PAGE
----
GUARDIANS: Tracey West and Lisa Nicol from Gympie Wildlife Rescue and two recovering possums
GUARDIANS: Tracey West and Lisa Nicol from Gympie Wildlife Rescue and two recovering possums Jacob Carson

How everyone can save wildlife these holidays

IT IS an all too common and unfortunate sight along our roads this time of year - the bloody remains of an animal caught and killed under the tyres of an unsuspecting motorist.

The summer holidays also means more cars on the roads than at any other time of the year, meaning the threat has never been higher for some of our most at-risk species.

"From what we've seen, the most common cases we get are actually kangaroos and wallabies, followed closely by possums and koalas," Gympie Wildlife Rescue spokeswoman Tracey West said.

"It's more common than you'd think and people are surprised at how close they come into town."

Enclosures run the length of Tracey's home, many containing seriously injured animals.

There are a number of causes that can bring new visitors, including attacks by cats and dogs, but the biggest offender is our roads by far.

"It isn't just vehicles moving at high speeds either," Mrs West added.

"Take a look at Gympie, and you'll see major work being done to the major roads and highways - naturally leading to habitat destruction as well."

Quietly pulling open a plastic basket on her counter-top, Mrs West revealed the tiny bodies of two baby possums.

They had clung to the body of their dead mother for hours after she was struck by a passing car - only alive due to a passer-by stopping and bringing them in.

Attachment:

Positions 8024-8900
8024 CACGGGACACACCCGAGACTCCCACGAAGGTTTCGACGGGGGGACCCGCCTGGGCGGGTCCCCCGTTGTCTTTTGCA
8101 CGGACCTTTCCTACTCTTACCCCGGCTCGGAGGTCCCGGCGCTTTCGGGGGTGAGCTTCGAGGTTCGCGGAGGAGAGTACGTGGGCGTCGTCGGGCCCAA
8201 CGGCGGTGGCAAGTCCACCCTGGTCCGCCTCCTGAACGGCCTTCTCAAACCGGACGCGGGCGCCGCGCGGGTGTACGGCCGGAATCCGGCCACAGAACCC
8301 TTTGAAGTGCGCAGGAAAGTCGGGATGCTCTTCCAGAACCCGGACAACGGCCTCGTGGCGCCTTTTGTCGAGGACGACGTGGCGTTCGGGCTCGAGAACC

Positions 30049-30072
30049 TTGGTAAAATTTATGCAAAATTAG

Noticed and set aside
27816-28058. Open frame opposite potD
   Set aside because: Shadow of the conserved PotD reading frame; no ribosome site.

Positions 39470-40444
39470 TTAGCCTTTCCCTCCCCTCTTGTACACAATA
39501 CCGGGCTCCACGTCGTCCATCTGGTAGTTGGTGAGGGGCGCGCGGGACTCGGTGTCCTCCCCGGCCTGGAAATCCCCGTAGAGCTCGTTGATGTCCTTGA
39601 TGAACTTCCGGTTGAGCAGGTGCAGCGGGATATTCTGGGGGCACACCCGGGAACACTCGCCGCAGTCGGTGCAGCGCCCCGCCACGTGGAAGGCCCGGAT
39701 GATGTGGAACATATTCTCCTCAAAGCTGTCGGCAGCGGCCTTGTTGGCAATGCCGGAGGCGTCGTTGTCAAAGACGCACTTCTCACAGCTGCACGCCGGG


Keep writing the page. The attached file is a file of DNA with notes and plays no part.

"The word is getting out about not just driving past, people are stopping and checking on these animals," she said.

"Kids in particular are really good with this kind of stuff, and it's going a long way in saving these animals."

Of course, the goal is to avoid hitting the animals altogether, which is why Mrs West recommends making use of a hypersonic car whistle, which can be purchased cheaply and easily.

"These whistles emit a pitch at a frequency so high we can't hear it," she said.

"But they can and hopefully it'll mean they'll steer well away from your car when you're speeding past."

So what should you do if you hit or come across an animal when travelling?

According to Gympie Wildlife Rescue, an injured animal can often mean an aggressive or agitated animal as well.

Even for animals that aren't regarded as being particularly dangerous, it may try to defend itself.

"The most important thing when approaching an animal is to cover it's body with a blanket to calm it down," Mrs West says.

"There's a chance it could lash out or possibly injure itself further if you approach it directly."

If the animal is dangerous, a spokesman for Australia Zoo recommends keeping your distance and phoning the Wildlife Emergency Hotline on 1300 369 652 while waiting nearby.

This hotline directly connects to a network of veterinarians and animal rescuers around the state, ready to answer the call.

"Alternatively, if it's not a dangerous animal and if the motorist has the right type of tools they can bring the animal to Australia Zoo Wildlife Hospital," the spokesman says.

"The hospital is a free service and our dedicated nurses and vets will take the patient and care for them as needed."

Gympie Times


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